There are plenty of tasks any of us would rather not do at work. Writing emails, filing papers, or even manual work like painting. But, when compared with how these things used to be done at many jobs our tasks today are made so much easier (and safer) by modern standards and modern equipment. Here are just a few images that show how different going to work used to be in the old days.

Postal Stamps Perforated By Hand

Women working to cut sheets of postal stamps had to wear protective shields so they could focus on the extremely tedious and fiddly work of perforating stamps. The glare of overhead lights was avoided with these makeshift visors. Can you imagine?!

It wasn’t until electronic sensors and more sophisticated registration marks were invented that this whole process was simplified and the more wearisome elements of making postal stamps were eliminated.

women wearing paper visors to be able to perforate postal stamps
Via: Arthur Rothstein/Library of Congress

Washroom Attendant

Back in the day the washroom attendant would have offered fresh towels and maybe perfume, but did you know that they had to buy these things first? The person using the service then “rented” items from the attendant for a fee. In this case antacids, nail polish, towels, hand creams and much more was on offer. Later models of this service operated on more of a tip program, but now an attendant in a restroom is pretty rare.

washroom attendant station
Via: Esther Bubley/Library of Congress

Wacky Safety Precautions

This plastic bra to prevent accidents was demoed during World War II when women went to work in the factories. It may seem comical to us today and it never did catch on. But, this was the first time since World War I that women had been working in factories in such large numbers and many higher ups feared their hair, jewelry, shoes, and feminine bodies and behavior would cause accidents and catastrophes left and right.

A number of safety promotions were launched, including a film reel with Hollywood star Veronica Lake. Some of these campaigns were intended to grab people’s attention through hyperbole. But, factory safety practices weren’t something that most women were familiar with since they previously had mainly worked as homemakers or as clerks and secretaries up until that point.

WWII plastic safety bra
Via: US National Archives

Roller Skating in the Office

During WWII some clerks working in large facilities doing war work used roller skates to make their journey from one part of the building to another shorter. Before email each memo had to be hand delivered and skates certainly made it easier, as long as one was a good skater.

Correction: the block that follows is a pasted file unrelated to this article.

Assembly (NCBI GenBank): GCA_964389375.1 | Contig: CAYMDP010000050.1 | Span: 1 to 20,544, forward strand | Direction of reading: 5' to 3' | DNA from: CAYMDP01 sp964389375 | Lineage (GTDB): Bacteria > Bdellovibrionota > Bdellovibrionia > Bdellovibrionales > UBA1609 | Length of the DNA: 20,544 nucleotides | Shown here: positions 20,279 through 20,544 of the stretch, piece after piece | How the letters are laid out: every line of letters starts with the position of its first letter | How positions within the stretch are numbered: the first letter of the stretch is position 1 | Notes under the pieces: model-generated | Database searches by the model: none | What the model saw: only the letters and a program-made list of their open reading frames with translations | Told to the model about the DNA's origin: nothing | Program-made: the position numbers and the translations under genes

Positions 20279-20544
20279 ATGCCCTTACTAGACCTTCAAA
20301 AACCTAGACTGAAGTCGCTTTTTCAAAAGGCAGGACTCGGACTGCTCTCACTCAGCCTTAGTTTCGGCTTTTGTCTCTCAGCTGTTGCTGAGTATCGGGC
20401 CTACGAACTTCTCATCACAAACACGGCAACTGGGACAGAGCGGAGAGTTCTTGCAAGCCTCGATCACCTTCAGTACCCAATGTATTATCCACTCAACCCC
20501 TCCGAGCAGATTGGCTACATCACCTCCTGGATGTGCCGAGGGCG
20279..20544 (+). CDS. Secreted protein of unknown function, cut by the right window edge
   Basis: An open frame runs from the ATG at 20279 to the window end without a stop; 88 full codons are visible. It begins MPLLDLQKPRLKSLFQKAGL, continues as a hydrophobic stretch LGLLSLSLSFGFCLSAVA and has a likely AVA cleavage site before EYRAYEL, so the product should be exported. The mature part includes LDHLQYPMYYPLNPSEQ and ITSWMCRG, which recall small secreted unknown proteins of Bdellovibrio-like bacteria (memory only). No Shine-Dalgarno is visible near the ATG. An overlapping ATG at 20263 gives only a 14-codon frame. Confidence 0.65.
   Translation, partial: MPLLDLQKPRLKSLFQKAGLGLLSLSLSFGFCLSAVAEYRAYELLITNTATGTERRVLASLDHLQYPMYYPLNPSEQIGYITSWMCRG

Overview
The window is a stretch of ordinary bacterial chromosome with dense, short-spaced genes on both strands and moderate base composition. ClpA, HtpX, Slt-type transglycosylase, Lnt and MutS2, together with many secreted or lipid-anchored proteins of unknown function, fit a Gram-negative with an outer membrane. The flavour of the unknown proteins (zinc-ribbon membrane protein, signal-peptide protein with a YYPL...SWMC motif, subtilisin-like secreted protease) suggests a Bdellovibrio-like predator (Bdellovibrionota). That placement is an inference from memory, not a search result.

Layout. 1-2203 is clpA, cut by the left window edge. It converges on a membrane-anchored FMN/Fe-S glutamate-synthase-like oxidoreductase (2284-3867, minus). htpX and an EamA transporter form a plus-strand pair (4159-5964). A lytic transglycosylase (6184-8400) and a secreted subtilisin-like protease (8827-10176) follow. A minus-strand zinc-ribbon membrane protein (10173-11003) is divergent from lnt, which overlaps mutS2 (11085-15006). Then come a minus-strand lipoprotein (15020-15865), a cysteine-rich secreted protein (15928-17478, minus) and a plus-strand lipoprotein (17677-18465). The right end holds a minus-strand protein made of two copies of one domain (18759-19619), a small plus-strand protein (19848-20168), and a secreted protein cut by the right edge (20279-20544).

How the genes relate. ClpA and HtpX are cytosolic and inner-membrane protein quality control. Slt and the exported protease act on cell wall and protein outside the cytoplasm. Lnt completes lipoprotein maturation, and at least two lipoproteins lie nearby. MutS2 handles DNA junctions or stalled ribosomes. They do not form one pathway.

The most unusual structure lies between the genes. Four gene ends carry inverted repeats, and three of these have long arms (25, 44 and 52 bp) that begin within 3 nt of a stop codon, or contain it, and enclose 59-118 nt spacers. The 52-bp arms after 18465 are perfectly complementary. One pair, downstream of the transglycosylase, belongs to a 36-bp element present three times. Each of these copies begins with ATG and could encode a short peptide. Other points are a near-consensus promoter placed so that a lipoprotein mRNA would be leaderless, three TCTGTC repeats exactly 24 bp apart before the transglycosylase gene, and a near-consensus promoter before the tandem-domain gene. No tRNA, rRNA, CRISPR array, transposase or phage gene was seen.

WWII roller skating clerks
Via: Library of Congress

Massive Switchboards

This high tech switchboard outfit had head sets for hands free talking and a really large board. The sign at the top shows which countries they’ll service in North and South America and a series of 3 lights for some of the biggest overseas and domestic cities like Paris and London. Day and night switchboard rooms like these were filled with telephone operators, all of whom were women. Like paperboys or newsboys, teenaged boys were the first operators. But, they were rowdy and unprofessional and so it was policy to only hire women for many years. It wasn’t until the 1970s that more men were hired on in greater numbers.

In 1974 The New York Times published that around 1 in 20 operators at that time were male.

switchboard operators in the 1940s
Via: US National Archvies

No Masks

This man who had a job painting chain link fences was absolutely covered in silver paint- no mask or protection back then. This was in the 1970s but few people in the decades before had any safety equipment for jobs that involved chemicals and solvents. It wasn’t until the 1990s that masks became an industry requirement for various fields of work.

fence painter covered in metallic paint
Via: Dick Swanson/US National Archives

Lack of Labor Laws

Before labor regulations and school requirements children of poor families often started work as soon as possible. Those whose parents prioritized schooling might take them out of school only at harvest time, or only require them to work on Saturdays. Some children went to school as normal but then had to help their mothers do piecework on nights and weekends. It wasn’t until 1938 that child welfare laws required children to go to school and prevented them from working full time.

children working in mill 1908
Fabric mill worker photo from 1908 shows many children employed there. Via: Lewis Wickes Hine/Library of Congress
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